“This has been done here for 10 thousand years. Slow plant breeding – the farmers sowed, reaped, chose the best from the harvest and sowed again, then reaped… We can do this within days or months,” says Trtílek, describing the practical use of the system.
The phenotyping system is now produced by PSI also for Oak Ridge National Laboratory from the USA, which is a government facility where scientists make key experiments in the interests of the country. However, the basic research is done also by PSI on its fields and the results are published in prestigious impact magazines.
Specialized devices for science as well as simpler instruments for everybody
Among other ideas by PSI is the final stage of purification of waste water that the company is trying out with the local sewage treatment plant. Some of the water from the plant flows through the company’s greenhouse over concrete slabs covered with a layer of seaweed. The seaweed works as a bio-filter and absorbs the agents that the bacteria in the sewage treatment plant cannot decompose, such as heavy metals, hormones or remnants of drugs. Regular sewage treatment plants only mechanically remove sediments while the bacteria decompose them into simpler molecules.
Up to 90% of its instruments are designed for science and research, while the remaining ones are used in production even by regular farmers, such as WinePen used by wine-makers to measure the sugar content in grapes.
Even though the company has been doing great thanks to its production of unique scientific instruments, Trtílek would like to focus on simpler devices for the general public as well, as in them he can clearly see the results of his work: “We only rarely learn about what scientists discover thanks to our devices,” explains Trtílek.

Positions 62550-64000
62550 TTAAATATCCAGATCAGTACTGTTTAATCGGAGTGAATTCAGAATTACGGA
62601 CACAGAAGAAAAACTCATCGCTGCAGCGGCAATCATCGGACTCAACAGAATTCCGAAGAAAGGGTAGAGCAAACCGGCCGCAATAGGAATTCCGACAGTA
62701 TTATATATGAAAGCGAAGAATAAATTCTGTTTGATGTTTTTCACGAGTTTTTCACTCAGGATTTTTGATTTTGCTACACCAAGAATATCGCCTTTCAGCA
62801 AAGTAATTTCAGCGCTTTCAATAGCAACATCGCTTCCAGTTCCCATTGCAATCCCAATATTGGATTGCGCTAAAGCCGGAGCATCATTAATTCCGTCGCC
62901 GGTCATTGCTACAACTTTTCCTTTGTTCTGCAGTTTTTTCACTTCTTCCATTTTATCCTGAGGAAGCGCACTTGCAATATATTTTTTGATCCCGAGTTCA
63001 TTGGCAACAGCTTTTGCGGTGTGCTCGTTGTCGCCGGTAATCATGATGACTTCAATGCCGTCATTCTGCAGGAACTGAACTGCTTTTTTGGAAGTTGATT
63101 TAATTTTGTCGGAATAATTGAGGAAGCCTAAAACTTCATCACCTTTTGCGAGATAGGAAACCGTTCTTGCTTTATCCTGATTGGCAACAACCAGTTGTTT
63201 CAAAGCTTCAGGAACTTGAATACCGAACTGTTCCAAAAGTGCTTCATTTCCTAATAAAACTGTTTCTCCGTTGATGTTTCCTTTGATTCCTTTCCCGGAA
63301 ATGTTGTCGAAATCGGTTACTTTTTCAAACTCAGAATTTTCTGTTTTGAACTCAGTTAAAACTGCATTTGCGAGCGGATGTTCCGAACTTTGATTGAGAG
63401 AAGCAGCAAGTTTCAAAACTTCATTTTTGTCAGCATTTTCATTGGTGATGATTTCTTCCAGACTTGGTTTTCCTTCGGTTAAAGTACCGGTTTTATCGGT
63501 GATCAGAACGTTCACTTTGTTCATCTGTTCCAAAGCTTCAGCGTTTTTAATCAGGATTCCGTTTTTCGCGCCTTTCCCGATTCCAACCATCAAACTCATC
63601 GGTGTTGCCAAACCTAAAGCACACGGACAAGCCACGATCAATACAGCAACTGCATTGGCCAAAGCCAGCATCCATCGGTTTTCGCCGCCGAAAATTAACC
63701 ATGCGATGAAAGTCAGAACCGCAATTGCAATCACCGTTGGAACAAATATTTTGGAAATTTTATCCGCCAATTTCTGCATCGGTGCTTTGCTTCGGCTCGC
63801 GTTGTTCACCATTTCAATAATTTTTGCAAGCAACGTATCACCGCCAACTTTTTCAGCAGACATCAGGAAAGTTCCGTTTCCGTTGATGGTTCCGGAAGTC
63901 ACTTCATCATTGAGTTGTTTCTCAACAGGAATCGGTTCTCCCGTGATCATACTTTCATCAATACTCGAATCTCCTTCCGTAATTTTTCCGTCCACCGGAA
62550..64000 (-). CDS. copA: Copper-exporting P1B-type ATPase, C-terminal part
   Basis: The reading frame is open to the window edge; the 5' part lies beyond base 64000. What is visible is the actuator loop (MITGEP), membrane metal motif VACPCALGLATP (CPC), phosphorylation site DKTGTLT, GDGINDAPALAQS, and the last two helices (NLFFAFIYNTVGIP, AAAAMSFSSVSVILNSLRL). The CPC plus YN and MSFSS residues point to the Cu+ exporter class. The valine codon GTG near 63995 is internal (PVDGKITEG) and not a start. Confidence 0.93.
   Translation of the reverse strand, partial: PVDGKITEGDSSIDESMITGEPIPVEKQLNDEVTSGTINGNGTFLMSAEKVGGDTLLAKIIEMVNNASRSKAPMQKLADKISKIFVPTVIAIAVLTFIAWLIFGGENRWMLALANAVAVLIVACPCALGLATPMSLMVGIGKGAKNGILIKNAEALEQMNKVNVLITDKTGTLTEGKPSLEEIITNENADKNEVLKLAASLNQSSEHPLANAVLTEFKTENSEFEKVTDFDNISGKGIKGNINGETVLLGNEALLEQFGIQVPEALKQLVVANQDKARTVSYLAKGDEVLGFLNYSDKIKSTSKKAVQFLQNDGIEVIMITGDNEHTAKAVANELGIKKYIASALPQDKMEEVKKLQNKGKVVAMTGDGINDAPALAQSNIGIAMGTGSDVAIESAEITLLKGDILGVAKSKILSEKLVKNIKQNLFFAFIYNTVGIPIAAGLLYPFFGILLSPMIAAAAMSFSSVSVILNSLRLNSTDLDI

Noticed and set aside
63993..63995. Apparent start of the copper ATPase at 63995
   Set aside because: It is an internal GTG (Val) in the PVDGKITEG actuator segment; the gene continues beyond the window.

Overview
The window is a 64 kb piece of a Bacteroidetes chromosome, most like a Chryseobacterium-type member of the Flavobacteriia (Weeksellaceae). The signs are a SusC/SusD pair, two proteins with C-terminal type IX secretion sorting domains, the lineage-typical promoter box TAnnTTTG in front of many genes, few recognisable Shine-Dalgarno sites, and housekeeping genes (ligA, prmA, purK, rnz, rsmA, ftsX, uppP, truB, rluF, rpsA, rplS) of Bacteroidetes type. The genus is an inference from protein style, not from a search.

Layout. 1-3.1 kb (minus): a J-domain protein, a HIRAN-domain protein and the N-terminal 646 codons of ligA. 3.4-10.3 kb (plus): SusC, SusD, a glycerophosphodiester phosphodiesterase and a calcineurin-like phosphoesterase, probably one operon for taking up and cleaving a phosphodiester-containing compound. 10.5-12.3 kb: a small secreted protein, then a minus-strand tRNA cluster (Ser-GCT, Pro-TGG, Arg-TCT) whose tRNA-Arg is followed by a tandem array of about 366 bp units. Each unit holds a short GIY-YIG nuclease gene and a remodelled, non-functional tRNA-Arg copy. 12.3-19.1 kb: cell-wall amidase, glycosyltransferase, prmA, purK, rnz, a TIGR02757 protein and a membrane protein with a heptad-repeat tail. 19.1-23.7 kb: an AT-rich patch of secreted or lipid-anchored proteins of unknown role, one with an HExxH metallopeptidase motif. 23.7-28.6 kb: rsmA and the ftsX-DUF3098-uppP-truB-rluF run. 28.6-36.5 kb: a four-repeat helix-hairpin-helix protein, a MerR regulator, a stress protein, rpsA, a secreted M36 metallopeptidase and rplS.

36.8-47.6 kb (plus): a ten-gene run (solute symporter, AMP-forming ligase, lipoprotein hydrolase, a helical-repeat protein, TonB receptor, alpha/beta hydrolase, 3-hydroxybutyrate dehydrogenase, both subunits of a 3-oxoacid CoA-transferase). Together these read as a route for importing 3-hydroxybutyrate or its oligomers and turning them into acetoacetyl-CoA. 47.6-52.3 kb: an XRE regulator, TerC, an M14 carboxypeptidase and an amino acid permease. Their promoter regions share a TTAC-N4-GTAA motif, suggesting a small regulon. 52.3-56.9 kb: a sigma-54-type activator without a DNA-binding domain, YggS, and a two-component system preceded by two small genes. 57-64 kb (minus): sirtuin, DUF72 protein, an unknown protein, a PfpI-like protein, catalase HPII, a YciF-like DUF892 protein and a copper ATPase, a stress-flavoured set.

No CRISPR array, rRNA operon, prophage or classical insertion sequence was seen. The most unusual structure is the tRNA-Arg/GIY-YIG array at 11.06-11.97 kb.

A spectrometer may be a commonly used instrument; unlike light meters, it measures not only the intensity of light but also its spectrum. Such instrument is an obligatory piece of equipment for plant research, but future biological laboratories will not be the only places where it will be used. You can for example use it to find out whether you have the right type of light in your office in order to avoid damage to your eyes, so it will be a practical device for any company which cares about the well-being of its employees.
Another example of a device designed for just anybody to use could be a Growth Capsule, a navy container modified for cultivation of plants and urban farming. This mobile container has been transformed into a special growth chamber and may be equipped with the phenotyping system. Being adjustable and mobile, it can be used to grow bananas or pineapples on its roof, i.e. the crops not commonly grown in the Czech Republic. Currently, PSI is working on several containers of this kind for two investors from Canada, so we are curious to see whether the containers or any other devices made by this company will be massively used either in #brnoregion or elsewhere.